Choate Rosemary Hall is an example of a website with excellent information regarding its archive. As you can see from the website, the archive has its own page which publishes significant information. The Choate archive page states its mission, gives information about its collection and special collections, about gifts, staff, hours and contact information.
Verde Valley School is at the opposite end of the spectrum. Its website refers only to its history. It is difficult to tell if there is an actual archive or if anyone is in charge of this kind of information. Obviously, phone calls or e-mail correspondence is required to find out the possibilities of research at Verde Valley.
Doing your homework regarding Independent School Archives makes it possible for you to converse with the Gateway Guardian and successfully pass into the Labyrinth for your research. What may be required in numerous situations are several information gathering conversations with the school archivist if the school's website does not have its own informational archive page stating contents and policy. I have found school archivists to be almost universally kind and helpful.
As to the arrangement of the Independent School Archive, they will not follow any standard system of classification. Because these archives are part of an Independent School, the systems at various schools will be just that, independent of other organizations. In other words, they are likely to be as individual as are the schools. Here again, school web pages can give you clues as to organization. Some state their system directly, with others, a conversation with the school archivist will be necessary.
At Sandia Prep, I did not use a standard archive system. Instead, I was fortunate to meet Terry Gugliotta, the archivist at the University of New Mexico. Her advice was fundamental to organizing the Sandia Prep Archive. Terry reminded me that schools are different from businesses, libraries, the National Archives, just about any organization. Her advice to me was to organize the archive according to the organization of the school itself. With those words, the chaos before me as Sandia Prep Archivist clarified into order.
What is likely is that most Independent School Archives you contact will more or less be organized in the same way. So what are the major parts of Independent School Organization?
First, there is Administration. This may be only the school's day-to- day administrative structure or it may include the Board of Trustees. Some of the subcategories are Headmaster, Departments and Department Heads; also divisions like Lower, Middle, and Upper School depending on the grades at the school. The kinds of information here can vary greatly but some of the items you will most likely not have access to are payroll records, employment records, financial statements and budgets of contemporary stature, legal papers, and minutes of board meetings.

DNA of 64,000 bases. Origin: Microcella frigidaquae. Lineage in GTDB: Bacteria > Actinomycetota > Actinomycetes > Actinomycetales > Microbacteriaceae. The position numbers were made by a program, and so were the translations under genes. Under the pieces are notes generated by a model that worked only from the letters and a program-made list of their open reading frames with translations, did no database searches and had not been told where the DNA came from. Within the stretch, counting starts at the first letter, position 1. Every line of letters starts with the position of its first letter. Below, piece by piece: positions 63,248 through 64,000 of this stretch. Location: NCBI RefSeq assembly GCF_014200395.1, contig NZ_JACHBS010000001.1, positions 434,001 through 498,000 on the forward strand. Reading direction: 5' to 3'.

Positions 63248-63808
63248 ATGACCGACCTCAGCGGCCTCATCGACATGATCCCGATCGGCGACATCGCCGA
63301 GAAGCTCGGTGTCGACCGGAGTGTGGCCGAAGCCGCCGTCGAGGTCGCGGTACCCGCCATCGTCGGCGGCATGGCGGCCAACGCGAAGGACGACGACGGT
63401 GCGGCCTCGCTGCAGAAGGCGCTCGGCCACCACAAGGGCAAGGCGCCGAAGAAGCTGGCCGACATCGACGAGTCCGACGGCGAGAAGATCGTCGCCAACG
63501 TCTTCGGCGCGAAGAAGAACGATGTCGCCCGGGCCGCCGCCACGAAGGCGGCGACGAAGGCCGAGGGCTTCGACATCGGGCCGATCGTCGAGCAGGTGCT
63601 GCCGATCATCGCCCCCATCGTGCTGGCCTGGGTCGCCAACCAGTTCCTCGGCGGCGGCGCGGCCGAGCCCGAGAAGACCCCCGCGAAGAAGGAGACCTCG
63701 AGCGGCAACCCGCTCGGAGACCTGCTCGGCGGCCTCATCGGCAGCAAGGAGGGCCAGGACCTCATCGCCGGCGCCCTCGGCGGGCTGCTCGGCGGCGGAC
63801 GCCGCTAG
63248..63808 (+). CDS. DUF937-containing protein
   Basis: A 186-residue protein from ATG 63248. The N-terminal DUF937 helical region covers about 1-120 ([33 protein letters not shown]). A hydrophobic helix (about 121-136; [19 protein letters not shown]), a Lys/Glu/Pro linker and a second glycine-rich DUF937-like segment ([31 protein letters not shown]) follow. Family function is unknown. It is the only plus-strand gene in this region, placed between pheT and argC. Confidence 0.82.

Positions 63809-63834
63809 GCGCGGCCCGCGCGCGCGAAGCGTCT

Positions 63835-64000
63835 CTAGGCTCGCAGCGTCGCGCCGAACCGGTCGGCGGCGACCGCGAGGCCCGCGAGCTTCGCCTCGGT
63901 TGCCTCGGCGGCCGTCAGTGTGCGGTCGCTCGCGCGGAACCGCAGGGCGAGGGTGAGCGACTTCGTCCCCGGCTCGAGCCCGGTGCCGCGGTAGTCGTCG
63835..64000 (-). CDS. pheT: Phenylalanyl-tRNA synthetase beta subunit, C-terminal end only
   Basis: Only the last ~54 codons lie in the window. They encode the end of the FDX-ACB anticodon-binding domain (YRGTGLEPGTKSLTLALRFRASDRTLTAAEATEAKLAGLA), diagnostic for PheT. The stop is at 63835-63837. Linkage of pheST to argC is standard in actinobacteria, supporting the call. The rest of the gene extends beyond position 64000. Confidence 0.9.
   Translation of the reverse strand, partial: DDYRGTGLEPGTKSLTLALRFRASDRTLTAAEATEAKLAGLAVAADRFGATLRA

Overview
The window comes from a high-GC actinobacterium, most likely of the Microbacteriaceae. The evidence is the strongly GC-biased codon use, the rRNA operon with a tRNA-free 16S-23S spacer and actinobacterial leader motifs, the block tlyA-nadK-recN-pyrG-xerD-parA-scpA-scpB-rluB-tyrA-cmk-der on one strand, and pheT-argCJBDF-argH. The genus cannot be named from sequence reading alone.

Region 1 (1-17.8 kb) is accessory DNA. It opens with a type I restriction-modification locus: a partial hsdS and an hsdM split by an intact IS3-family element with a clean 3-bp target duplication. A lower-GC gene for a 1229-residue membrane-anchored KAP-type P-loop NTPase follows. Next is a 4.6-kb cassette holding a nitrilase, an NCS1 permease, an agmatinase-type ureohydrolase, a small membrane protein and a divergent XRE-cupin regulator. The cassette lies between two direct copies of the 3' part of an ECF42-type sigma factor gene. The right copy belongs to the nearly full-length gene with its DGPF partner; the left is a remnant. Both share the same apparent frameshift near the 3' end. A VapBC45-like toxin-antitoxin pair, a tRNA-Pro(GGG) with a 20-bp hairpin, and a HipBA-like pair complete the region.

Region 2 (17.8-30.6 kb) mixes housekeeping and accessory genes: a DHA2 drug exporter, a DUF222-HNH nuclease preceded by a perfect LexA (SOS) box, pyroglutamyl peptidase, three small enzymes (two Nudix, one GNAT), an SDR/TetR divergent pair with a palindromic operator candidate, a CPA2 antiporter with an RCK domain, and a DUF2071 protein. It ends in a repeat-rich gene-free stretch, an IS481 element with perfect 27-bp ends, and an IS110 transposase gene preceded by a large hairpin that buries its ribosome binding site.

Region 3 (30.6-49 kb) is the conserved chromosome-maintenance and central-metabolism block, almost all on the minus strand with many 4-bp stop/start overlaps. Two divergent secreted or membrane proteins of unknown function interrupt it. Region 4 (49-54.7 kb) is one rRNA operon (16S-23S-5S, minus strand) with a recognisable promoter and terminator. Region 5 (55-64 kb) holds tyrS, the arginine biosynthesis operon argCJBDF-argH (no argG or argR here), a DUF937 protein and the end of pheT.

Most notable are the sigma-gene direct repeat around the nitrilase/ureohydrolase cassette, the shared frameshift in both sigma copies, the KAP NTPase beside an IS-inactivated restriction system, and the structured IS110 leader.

Another area of organization is the various Academic Disciplines. These are materials, items, photographs relating to History, English, Math, Science, Drama, etc. These can be broken down into subcategories like American Literature, Creative Writing, and Physics; also by grade level. What is not available to the researcher are individual student transcripts and records that are protected by federal privacy laws.
Sports are another major category for school archive organization with its obvious subdivisions by activity and grade.
Student life is where materials related to clubs, organizations, dances, activities, events and programs would be found. These items would most likely be classified by "all school" and by "grade". This area provides some of the richest research material.
Alumnae are another major category of an Independent School Archive. The older the school, the more important this area becomes.
These general categories may be applied multiple times to papers, documents, photographs, video and digital materials, and artifacts. At Sandia Prep, I established a threefold archive: 1) Documents and Papers, 2) Visual Media, and 3) Artifacts.
Some school archives remain mostly paper and items. Some school archives are fully digitized. Some school archives are a combination. As always with Independent Schools, be prepared for variety.
You now know how to prepare. Your payment to the Guardian will be your specific requests. With those you will easily be admitted to the Labyrinth of riches waiting in Independent School Archives. You have a general map of the path. With diligence, you will bring back the Treasure that research is and enrich our heritage. Good luck on your quest.